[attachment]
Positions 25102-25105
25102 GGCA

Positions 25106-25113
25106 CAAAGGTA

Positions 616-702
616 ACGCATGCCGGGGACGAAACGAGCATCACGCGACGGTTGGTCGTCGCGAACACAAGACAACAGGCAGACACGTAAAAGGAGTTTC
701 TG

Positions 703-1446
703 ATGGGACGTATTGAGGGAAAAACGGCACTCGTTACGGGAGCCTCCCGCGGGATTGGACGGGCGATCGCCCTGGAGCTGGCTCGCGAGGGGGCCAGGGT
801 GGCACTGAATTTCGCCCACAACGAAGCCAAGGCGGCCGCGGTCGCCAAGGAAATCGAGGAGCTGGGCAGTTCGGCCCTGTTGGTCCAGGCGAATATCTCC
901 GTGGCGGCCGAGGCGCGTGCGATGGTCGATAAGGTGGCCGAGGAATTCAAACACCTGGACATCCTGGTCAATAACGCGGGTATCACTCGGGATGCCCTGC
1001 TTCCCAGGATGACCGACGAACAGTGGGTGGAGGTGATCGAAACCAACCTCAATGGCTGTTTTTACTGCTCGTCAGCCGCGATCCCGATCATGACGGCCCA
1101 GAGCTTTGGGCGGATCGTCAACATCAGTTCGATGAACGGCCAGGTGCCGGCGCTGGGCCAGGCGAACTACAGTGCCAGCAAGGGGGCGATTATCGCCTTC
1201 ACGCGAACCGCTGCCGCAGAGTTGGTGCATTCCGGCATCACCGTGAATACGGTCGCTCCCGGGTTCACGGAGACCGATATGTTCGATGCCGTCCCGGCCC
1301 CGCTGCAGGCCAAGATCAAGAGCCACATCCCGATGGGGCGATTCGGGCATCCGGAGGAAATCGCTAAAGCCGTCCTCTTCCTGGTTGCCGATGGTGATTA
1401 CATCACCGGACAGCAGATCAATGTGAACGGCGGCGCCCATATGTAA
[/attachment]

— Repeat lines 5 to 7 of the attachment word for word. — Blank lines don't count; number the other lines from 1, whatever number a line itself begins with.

Positions 616-702
616 ACGCATGCCGGGGACGAAACGAGCATCACGCGACGGTTGGTCGTCGCGAACACAAGACAACAGGCAGACACGTAAAAGGAGTTTC
701 TG